“Few people today would dispute that chronic stress is a hallmark of our times, or that anxiety has become a kind of cultural condition of modernity. We live, as has been said many times since the dawn of the atomic era, in an age of anxiety,” Scott Stossel
Growing up is a seemingly never-ending period of awkwardness and uncertainty, trial and error as you figure out who you are and where you belong in this world. Very few of us make it out unscathed. On top of this, when you add in all of the fun hallmarks of modernity—technology, social media, politics—you get the perfect cocktail for sensory overload.
There’s no doubting that Gen Z is an anxious generation. White-nationalism, gun violence, climate change; it’s nearly impossible to escape these issues as they seep into our digital lives. Yet, our generation addresses these problems them with vigor and strength no matter how exhausting the fight may be. Because, after all, choosing to ignore politics is a political choice. So, in the case of online (say you’re looking at a blood-boiling, ignorant tweet), you have the option of retaliating and interacting with the thing that’s causing you grief, or consciously ignoring, all the while sits in the back of your mind, boiling inside of your brain. All of these stressors and all of these emotions, disillusionment, and what-ifs, left unexpressed, ball up into a massive amount of energy that must be released somehow.
This is where anxiety toys come in. Himalayan salt lamps, noise machines, magnets, slime, meditation apps, essential oil diffusers, scented soy candles, weighted blankets, ASMR videos, fidget spinners… the anxiety economy has become a million dollar industry. “When you’re stressed, your body tightens up,” says Dr. Kathleen Hall, founder of the Stress Institute, “so a physical release helps to let go of some of that energy.”
Anxiety toys are not a new concept. In ancient China, the Han dynasty trained their focus during combat by squeezing walnuts. The Greeks have komboloi (aka worry beads), which are stranded together like a rosary, only their sole purpose is to promote relaxation. There hasn’t been a ton of big studies looking into how fidget toys work, but it seems that the repetitive nature of these toys can have a calming, positive effect. Today there’s been a resurgence of these gadgets as it is believed that they can help with attention, stress, and promote a state of mindfulness so rarely achieved in all this noise.
Our bodies’ fight-or-flight responses are rooted back to caveman days, where self-preservation was a full-time job. Our heart rate rises, our air passages dilate, and our blood vessels contract, increasing blood flow and oxygen levels. Today, self-preservation is still a full-time job, only now much of our survival lies in protecting ourselves from ourselves. In her New Yorker essay entitled, “The Seductive Confinement of Weighted Blanket in an Anxious Time,” Jia Tolentino writes that the weighted blanket’s popularity “arrived deep into a period when many Americans were beginning their emails with reflexive, panicked condolences about the news.”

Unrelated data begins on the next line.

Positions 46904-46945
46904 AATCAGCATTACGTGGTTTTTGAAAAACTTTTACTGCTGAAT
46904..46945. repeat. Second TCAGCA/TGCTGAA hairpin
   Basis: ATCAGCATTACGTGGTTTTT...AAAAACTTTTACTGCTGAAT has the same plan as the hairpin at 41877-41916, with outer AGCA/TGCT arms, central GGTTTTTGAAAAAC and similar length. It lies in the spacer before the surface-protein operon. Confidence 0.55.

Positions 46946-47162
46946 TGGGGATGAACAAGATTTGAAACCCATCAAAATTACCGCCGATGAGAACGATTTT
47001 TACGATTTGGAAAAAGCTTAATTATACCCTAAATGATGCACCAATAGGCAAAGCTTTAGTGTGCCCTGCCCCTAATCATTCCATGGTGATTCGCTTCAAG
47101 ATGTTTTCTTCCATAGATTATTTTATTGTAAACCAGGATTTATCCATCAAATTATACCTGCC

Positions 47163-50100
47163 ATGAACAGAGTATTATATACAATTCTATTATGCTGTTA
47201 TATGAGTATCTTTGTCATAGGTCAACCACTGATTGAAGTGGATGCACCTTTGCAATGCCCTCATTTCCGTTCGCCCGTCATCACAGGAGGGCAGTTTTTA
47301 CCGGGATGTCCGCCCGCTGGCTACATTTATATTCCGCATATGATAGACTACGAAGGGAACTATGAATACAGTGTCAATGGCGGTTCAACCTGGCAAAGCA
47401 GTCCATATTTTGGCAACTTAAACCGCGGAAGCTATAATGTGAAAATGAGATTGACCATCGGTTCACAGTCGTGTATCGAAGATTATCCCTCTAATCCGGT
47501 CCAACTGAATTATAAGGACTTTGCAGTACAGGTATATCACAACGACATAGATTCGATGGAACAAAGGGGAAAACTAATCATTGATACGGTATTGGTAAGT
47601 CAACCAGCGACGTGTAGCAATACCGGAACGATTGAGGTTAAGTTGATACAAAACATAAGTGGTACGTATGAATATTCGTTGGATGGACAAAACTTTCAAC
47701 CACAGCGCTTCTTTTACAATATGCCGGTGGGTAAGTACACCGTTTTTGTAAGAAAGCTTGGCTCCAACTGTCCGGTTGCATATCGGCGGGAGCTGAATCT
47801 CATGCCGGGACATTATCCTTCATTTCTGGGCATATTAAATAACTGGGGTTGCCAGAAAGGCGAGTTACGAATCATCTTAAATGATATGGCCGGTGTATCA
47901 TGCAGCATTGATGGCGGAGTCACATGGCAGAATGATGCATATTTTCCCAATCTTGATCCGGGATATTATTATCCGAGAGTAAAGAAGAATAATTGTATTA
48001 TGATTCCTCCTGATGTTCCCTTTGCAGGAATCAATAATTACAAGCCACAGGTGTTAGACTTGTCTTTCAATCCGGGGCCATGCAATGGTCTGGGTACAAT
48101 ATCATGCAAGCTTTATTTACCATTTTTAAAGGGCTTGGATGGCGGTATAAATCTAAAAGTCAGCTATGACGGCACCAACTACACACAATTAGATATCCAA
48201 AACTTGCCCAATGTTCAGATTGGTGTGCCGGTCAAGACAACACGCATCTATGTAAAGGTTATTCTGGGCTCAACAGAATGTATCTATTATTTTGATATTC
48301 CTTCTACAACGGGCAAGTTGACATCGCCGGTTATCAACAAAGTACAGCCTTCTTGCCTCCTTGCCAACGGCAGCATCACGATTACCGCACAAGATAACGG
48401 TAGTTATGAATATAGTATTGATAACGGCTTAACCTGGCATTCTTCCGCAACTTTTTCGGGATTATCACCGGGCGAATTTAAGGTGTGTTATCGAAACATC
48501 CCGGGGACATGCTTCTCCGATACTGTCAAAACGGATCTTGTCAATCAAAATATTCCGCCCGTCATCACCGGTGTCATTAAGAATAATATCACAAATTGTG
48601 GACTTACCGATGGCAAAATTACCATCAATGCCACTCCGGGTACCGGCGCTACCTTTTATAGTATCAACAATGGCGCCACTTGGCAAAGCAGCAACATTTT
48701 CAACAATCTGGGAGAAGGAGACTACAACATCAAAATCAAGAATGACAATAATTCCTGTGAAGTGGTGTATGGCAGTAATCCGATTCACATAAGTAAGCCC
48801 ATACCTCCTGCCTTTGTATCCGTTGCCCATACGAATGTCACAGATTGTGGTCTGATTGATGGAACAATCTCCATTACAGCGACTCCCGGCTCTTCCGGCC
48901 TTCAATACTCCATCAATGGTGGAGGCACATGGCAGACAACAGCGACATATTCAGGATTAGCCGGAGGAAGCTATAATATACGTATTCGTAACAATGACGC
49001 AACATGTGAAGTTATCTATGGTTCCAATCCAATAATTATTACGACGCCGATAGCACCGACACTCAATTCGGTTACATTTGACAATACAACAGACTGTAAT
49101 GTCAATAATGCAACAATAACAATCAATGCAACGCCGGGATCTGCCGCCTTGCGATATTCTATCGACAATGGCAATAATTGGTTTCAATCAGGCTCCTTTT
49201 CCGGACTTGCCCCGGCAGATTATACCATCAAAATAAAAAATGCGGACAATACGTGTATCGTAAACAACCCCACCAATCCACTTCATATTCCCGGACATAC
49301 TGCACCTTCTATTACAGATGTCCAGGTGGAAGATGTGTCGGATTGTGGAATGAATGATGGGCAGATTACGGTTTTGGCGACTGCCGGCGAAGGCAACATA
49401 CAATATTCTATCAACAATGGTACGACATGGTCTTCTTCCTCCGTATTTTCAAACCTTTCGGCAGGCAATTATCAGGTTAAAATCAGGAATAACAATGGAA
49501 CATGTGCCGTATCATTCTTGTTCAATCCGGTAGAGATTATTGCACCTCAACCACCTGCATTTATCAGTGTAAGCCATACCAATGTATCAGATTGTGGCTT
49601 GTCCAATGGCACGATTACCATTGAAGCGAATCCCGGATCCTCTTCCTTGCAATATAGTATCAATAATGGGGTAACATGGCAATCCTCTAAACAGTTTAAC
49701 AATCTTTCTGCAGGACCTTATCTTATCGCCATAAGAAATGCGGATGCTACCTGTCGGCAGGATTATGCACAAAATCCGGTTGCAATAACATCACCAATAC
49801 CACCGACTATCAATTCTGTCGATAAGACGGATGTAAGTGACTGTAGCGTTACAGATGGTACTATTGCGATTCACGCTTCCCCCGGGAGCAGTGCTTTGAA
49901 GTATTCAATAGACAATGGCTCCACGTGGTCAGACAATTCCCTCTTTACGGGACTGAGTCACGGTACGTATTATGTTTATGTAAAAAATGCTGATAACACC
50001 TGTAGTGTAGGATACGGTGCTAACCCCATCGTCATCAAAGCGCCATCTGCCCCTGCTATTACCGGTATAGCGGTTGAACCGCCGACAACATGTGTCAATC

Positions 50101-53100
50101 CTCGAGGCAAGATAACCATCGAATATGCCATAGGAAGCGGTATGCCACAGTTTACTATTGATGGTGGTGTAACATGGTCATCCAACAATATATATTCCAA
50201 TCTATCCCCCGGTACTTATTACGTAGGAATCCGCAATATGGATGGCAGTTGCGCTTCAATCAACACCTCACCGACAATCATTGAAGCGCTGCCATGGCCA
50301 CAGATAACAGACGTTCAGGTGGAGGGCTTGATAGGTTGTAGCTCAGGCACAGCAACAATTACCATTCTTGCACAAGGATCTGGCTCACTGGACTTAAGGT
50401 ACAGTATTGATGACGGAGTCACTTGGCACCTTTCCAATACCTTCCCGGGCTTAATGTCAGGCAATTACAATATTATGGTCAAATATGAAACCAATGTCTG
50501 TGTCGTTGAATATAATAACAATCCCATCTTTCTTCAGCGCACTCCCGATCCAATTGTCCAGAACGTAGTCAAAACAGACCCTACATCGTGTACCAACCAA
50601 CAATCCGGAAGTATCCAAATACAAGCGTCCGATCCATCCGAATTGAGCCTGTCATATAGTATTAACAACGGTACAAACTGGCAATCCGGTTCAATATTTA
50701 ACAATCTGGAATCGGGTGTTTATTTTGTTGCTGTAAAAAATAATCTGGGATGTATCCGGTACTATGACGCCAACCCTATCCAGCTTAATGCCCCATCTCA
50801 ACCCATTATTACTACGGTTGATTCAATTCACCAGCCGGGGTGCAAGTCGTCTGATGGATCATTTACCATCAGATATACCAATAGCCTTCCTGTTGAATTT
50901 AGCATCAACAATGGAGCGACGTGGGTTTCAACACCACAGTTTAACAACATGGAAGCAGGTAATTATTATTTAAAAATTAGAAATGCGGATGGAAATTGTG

With all this being said, important to note that anxiety manifests itself (physically, mentally, and emotionally) in every person differently. There are many different forms of anxiety disorders (as well as co-morbid disorders), and in no way should these illnesses be taken lightly. It is equally important to recognize that mass amounts of people are experiencing anxiety on varying levels and that There is no set self-care routine for everyone. Anxiety toys can help you reach a certain state of calm, but they will not tell you to log off of Instagram at 3 am when you’re staring at a picture that Donald Trump posted of himself as a champion boxer. I think the point of all this is become aware of when you’re about to fall down a sensory spiral, to teach yourself to tune out, to preserve and cultivate your energy. One of my favorite quotes by Audre Lorde, and it goes,” Caring for myself is not self-indulgence, it is self-preservation, and that is an act of political warfare.”
Elizabeth Donohue | Web Director, Author
Jenna Carapezza | Creative Director, Stylist
Julia Kremer | Art Director, Assistant Stylist
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